POPIA and corporate communications

RonelleNews

With the deadline for compliance with the Protection of Personal Information Act (POPIA) coming into effect on the 1st of July 2021, communications professionals are faced with the new challenge of retaining contact databases and reaching out to existing customers and broader markets – within the confines of the Act.

For communications departments within enterprises, and for their agencies, POPIA challenges old models for communicating with markets. Once, databases could be bought and compiled from many sources, and targets approached for multiple campaigns. However, POPIA puts an end to the practice of bought and shared databases with no consent from contacts. Where previously, organisations had only to offer audiences the opportunity to opt out from direct marketing messages in line with the ECTA and CPA, now they will need them to opt in. For marketers, this impacts the old refer a friend campaigns, but does offer the advantage that those who have opted in are actually interested in the organisation’s products and services.

The valuable media lists that organisations and agencies hold will have to be checked, with journalists consenting to be contacted in future. In Business-to-Business marketing, POPIA applies too – if contacts are personally identifiable through their names, email addresses and personal phone numbers.

Organisations wanting to alert existing customers to new products and services must secure their consent to do so, and bear in mind that if consent is refused, asking again would be in contravention of the act.

Even with the consent of all the people in your database, marketers and communications professionals will have to take extra measures to secure that data and ensure that everyone involved in gathering, processing and storing it is similarly secure and compliant. In addition, organisations must make sure that their data practices are transparent.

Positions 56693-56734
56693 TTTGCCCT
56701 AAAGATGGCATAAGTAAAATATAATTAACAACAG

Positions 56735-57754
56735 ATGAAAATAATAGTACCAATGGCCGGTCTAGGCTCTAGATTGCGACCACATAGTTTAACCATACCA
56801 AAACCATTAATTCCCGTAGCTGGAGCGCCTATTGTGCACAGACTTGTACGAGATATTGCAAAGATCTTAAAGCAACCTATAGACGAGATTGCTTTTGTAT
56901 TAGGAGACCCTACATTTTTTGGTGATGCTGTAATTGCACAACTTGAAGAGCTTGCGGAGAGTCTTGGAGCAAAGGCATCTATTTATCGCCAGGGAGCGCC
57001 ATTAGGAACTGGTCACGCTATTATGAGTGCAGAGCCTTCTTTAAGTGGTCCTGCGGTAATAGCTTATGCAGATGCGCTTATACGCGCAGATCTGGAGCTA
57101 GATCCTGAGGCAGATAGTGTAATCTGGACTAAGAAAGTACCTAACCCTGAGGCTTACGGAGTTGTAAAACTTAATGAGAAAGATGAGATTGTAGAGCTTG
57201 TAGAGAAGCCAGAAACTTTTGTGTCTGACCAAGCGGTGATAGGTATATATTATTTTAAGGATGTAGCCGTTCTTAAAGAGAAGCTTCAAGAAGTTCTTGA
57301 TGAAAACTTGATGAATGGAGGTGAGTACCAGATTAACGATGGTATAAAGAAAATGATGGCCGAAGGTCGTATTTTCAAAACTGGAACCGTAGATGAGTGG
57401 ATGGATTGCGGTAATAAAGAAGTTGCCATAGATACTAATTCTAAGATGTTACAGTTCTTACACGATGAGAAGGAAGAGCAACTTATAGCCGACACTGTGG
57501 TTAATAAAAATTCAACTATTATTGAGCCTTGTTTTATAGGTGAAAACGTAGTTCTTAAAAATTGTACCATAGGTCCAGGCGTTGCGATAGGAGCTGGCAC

Marketers and communications professionals will also have to ensure that it is easy for those on their databases to unsubscribe to communications at any time.

Red Ribbon client KnowBe4 Africa believes staff training is crucial for underpinning all enterprise security and compliance, since people make up one of the most important pillars of your overall data protection & cyber security strategy. . Anna Collard, SVP Content Strategy and Evangelist at KnowBe4 Africa, notes that: “people frequently cause data breaches through error, and less seldom by malicious intent. Working from home has made people even more susceptible to social engineering attacks, due to the added distractions and complexities of this new environment.”Collard’s advice is for organisations to ensure that training and policies are made easily digestible and simple enough for all staff members to understand and are supported by tools that enable staff to do what is expected from them (i.e. such as password managers, multi factor authentication, and simple report this “phishing email” button.)

For organisations concerned that their communications models may not be fully compliant, the safest approach is to partner with a marketing and communications agency such as Red Ribbon Communications, which has invested heavily in becoming fully POPIA compliant and understanding the correct procedures for internal and external communications, B2B marketing and direct marketing.

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